On Friday, the House of Lords Select Committee on National Policy for the Built Environment released its report ‘Building Better Places’. CIfA welcomes the report, which sets out a comprehensive response to recent trends and current opportunities and challenges within the built environment. The report is released amid a period of intense activity affecting built environment policy, as the government pursues changes to housing and planning policy and legislation. However the report also reflects on policy trends and initiatives observed over the past several years and the overall principles of sustainable development, well-being, and place-making.
The report draws on evidence submitted by a large number of bodies, including CIfA, whose evidence is referenced in the report. In the current context of planning deregulation CIfA particularly applauds the Committee for sounding a note of caution on current proposals for changes to the planning system. The report notes that;
‘[The Committee] are anxious to ensure that moves towards a permission in principle do not undermine the capacity of local authorities to develop, design and integrate key sites in a way that ensures that they function effectively and respond to local needs and aspirations. The relationship between principle and detail is important in the planning system. We recommend that the Government should carefully consider the impact its reforms could have upon this relationship. As a minimum, it is important that the process of granting permission in principle and Technical Details Consent should give due regard to design quality, sustainability, archaeology, heritage and all the other key components of place-making that would normally be required for the granting of planning permission.’ (Paragraph 148)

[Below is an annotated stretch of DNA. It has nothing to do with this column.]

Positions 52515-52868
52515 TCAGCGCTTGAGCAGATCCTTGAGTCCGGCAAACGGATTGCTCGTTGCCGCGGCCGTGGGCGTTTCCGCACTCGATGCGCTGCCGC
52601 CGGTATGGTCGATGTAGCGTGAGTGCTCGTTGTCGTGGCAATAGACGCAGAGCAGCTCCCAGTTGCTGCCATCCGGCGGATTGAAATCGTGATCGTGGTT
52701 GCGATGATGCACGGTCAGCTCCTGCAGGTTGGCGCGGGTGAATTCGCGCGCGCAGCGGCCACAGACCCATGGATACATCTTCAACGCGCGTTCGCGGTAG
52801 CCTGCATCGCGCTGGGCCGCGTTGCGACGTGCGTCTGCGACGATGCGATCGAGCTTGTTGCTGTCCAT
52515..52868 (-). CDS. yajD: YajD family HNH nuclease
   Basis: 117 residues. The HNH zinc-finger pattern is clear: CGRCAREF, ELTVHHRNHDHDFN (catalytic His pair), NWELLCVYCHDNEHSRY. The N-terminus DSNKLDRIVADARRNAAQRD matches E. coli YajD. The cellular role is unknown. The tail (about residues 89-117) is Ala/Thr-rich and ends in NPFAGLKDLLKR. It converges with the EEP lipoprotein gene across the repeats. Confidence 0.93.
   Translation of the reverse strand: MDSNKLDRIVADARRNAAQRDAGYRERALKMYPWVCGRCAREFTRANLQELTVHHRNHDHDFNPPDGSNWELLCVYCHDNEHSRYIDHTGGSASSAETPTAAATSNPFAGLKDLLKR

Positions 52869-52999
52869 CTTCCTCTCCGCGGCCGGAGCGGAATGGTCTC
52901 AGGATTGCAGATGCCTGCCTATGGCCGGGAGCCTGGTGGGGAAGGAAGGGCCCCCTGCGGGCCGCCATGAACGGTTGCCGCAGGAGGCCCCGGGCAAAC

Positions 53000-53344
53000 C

The report also discusses the benefits of ‘investing in heritage’ and describes the contribution that the historic environment makes to sense of place, pride, and well-being, as well as its economic benefits. However it is noted that the ‘full potential of the historic environment to contribute to place-making and regeneration has not been realised’ (Paragraph 178). Among recommendations concerning the historic environment are;
• A call for a proactive, long-term, national strategy for managing the historic environment as part of planning for the future of the built environment
• A call for better joint-leadership from DCMS and DCLG on the historic environment, with more pro-active joint working on relevant cross-cutting policy areas
• A strong support for the principle of balanced protections to the historic environment in the NPPF, where such protections are not seen as an obstacle to development
• A call for Government to review the rate of VAT for repairs to listed buildings, which is currently set at rate of 20% compared to 0% on new build.
Overall the report represents a positive vision for the cross-cutting place agenda and issues a strong support for the principles of balance in planning and place-making, as well as for sustainable development which protects both social and environment as well as economic benefits.
The full report can be read here.